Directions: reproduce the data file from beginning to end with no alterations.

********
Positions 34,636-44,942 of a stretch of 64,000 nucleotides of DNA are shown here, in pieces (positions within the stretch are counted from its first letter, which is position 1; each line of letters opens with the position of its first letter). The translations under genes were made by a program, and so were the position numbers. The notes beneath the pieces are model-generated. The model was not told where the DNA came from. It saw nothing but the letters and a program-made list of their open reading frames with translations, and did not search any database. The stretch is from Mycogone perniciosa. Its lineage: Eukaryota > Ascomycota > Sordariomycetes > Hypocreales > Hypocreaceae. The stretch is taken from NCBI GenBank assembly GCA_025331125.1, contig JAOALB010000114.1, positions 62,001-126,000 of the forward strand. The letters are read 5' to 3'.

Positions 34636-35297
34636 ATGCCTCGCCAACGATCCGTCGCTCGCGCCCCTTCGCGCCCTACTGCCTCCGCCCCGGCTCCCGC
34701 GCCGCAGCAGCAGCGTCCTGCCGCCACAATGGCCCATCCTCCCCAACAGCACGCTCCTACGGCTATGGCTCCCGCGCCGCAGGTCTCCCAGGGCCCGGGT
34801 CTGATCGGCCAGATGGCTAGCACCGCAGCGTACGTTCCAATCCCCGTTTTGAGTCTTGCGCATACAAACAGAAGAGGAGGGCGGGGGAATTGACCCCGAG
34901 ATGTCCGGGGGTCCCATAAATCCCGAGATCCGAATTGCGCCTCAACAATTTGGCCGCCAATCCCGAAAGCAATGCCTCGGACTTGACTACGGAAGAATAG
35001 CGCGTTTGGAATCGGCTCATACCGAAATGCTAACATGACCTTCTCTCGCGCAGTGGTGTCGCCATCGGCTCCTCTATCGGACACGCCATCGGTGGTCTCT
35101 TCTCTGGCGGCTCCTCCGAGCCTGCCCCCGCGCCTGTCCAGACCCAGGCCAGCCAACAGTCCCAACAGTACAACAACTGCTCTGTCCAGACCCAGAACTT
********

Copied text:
Positions 34,636-44,942 of a stretch of 64,000 nucleotides of DNA are shown here, in pieces (positions within the stretch are counted from its first letter, which is position 1; each line of letters opens with the position of its first letter). The translations under genes were made by a program, and so were the position numbers. The notes beneath the pieces are model-generated. The model was not told where the DNA came from. It saw nothing but the letters and a program-made list of their open reading frames with translations, and did not search any database. The stretch is from Mycogone perniciosa. Its lineage: Eukaryota > Ascomycota > Sordariomycetes > Hypocreales > Hypocreaceae. The stretch is taken from NCBI GenBank assembly GCA_025331125.1, contig JAOALB010000114.1, positions 62,001-126,000 of the forward strand. The letters are read 5' to 3'.

Positions 34636-35297
34636 ATGCCTCGCCAACGATCCGTCGCTCGCGCCCCTTCGCGCCCTACTGCCTCCGCCCCGGCTCCCGC
34701 GCCGCAGCAGCAGCGTCCTGCCGCCACAATGGCCCATCCTCCCCAACAGCACGCTCCTACGGCTATGGCTCCCGCGCCGCAGGTCTCCCAGGGCCCGGGT
34801 CTGATCGGCCAGATGGCTAGCACCGCAGCGTACGTTCCAATCCCCGTTTTGAGTCTTGCGCATACAAACAGAAGAGGAGGGCGGGGGAATTGACCCCGAG
34901 ATGTCCGGGGGTCCCATAAATCCCGAGATCCGAATTGCGCCTCAACAATTTGGCCGCCAATCCCGAAAGCAATGCCTCGGACTTGACTACGGAAGAATAG
35001 CGCGTTTGGAATCGGCTCATACCGAAATGCTAACATGACCTTCTCTCGCGCAGTGGTGTCGCCATCGGCTCCTCTATCGGACACGCCATCGGTGGTCTCT
35101 TCTCTGGCGGCTCCTCCGAGCCTGCCCCCGCGCCTGTCCAGACCCAGGCCAGCCAACAGTCCCAACAGTACAACAACTGCTCTGTCCAGACCCAGAACTT